January 23, 2015
The Centers for Disease Control and Prevention report that in 2012, more than one third of children and adolescents were overweight or obese. Childhood obesity has more than doubled in children and quadrupled in adolescents in the past 30 years.
the past few years in education, people have started to talk about “grit”. Grit is “loosely defined as persistence over time to overcome challenges and accomplish big goals (Duckworth, 2013, Shechtman, DeBarger, Dornsife, Rosier, & Yarnall, 2013). Grit comprises a suite of traits and behaviors, including:
In our five-week winter activity program, we address both of these issues. This year, 70% of our students our participating in a life-long activity. These activities include: skiing, snowboarding, ice-skating, snowshoeing and yoga. Our students are active for at least an hour and fifteen minutes in the variety of sports.
I have had the opportunity to spend some time at Ragged Mountain watching and cheering on our students. On every run, I witness our students using “grit”. I see students that have never skied maintaining self-control as they fall and get back up again on the Magic Carpet (bunny hill). I talk to students that have a goal to ski better in order to “get on the six-pack” (the chair-lift to the most challenging trails).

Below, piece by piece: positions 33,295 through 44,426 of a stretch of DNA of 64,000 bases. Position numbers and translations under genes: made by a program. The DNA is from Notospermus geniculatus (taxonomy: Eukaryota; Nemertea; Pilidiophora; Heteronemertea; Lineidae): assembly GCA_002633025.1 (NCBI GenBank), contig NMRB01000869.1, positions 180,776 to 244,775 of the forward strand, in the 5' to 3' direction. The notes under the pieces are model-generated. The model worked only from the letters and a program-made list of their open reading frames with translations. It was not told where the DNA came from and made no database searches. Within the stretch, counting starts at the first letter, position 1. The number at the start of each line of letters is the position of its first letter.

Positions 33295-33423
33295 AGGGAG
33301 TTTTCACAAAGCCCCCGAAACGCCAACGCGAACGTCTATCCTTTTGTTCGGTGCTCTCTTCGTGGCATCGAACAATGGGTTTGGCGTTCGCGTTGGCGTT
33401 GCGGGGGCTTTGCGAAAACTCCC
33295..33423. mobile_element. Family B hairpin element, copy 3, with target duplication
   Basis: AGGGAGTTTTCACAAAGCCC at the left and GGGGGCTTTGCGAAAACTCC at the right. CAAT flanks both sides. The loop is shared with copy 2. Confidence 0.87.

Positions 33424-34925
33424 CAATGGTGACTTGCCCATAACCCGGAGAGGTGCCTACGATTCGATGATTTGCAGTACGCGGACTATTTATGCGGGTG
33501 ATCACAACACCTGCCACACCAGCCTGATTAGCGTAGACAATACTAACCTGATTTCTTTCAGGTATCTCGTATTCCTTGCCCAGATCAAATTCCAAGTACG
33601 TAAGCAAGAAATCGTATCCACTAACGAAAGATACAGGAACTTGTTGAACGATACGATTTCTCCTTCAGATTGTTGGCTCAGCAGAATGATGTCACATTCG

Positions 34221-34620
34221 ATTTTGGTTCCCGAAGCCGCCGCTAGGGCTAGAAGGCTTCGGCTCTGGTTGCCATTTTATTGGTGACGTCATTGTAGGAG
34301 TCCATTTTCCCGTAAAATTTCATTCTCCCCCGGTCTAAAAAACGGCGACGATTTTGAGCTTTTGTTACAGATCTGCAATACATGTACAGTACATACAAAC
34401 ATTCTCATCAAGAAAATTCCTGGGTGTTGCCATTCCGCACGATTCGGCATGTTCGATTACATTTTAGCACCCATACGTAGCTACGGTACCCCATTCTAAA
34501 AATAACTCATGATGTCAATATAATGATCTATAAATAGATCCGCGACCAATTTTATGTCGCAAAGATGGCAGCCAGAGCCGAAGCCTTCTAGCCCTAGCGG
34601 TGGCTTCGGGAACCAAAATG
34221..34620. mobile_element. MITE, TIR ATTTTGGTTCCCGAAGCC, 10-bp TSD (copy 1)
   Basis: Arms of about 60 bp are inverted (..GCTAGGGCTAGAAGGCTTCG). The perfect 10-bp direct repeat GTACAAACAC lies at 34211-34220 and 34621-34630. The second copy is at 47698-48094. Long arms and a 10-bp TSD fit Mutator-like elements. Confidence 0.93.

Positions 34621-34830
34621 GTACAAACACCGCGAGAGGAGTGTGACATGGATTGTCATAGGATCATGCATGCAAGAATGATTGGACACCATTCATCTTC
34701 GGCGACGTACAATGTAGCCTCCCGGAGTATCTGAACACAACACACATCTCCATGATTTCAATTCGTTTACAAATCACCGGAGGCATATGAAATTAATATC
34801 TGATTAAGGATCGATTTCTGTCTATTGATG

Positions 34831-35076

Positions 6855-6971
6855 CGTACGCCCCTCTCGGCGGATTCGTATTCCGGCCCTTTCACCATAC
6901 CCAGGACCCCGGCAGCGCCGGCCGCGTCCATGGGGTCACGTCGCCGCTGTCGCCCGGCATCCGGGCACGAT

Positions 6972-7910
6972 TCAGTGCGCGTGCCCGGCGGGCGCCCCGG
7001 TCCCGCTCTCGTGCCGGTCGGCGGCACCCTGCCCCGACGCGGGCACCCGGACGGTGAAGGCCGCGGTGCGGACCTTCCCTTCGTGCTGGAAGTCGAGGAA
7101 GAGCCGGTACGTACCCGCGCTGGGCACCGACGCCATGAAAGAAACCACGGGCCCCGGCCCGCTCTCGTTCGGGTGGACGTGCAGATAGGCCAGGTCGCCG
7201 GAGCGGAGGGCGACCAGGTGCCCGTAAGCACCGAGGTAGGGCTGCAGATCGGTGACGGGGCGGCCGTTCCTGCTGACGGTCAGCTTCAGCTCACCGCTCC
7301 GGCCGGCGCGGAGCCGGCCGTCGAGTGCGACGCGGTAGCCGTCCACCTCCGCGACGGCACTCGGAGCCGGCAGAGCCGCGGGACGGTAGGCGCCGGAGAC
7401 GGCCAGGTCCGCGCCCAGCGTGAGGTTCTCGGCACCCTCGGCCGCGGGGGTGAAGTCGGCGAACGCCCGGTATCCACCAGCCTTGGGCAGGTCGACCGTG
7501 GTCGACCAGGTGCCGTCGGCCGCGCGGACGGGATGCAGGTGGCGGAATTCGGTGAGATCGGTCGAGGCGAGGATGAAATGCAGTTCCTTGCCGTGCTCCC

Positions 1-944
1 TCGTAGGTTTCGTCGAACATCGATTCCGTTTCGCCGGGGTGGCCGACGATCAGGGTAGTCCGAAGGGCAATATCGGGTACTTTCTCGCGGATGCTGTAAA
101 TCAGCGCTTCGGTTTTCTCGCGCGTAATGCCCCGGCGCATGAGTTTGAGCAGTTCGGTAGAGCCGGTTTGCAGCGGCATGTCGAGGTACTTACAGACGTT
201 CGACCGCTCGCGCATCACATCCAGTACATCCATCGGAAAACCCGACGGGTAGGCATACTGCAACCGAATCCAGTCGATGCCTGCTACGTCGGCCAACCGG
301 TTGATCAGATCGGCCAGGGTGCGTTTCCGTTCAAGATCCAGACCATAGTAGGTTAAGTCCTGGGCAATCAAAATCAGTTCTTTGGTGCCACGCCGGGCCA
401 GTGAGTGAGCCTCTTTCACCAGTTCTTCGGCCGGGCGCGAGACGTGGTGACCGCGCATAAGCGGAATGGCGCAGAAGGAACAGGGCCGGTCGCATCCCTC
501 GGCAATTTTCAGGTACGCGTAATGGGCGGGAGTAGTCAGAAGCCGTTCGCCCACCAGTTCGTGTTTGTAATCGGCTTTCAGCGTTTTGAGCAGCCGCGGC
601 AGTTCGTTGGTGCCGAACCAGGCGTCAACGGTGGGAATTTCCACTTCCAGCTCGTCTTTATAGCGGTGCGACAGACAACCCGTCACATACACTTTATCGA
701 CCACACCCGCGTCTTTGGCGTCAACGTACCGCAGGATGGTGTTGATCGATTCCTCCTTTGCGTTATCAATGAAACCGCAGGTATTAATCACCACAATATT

Most rewarding of all is observing two of our fourth graders (Joseph and Connor) working 1:1 with our parent chaperones learning how to master the “heel and toe turn”. They are preserving and not giving up! They are working on handling their frustrations and anger. They are learning about constructive feedback. These two boys are acquiring knowledge on how to deal with adversity and “sticking with it”. They are gaining wisdom that not everything comes easy and sometimes our friends will pick up a skill faster. I am impressed by their courage and desire!
Some people may ask is the time out of the classroom worth it. With the data from above and from what I see our students accomplishing and finally achieving, I say it is! These character traits and exposure to life-long sports might not increase our test scores this year. But maybe in the near future, when that middle school teacher asks one of our students to rewrite their essay or their doctor gives them the advice to loss a few pounds. The memories of NHCS’ Winter Activities will remind them and guide them that they can do it! We are planting the seeds of “grit”.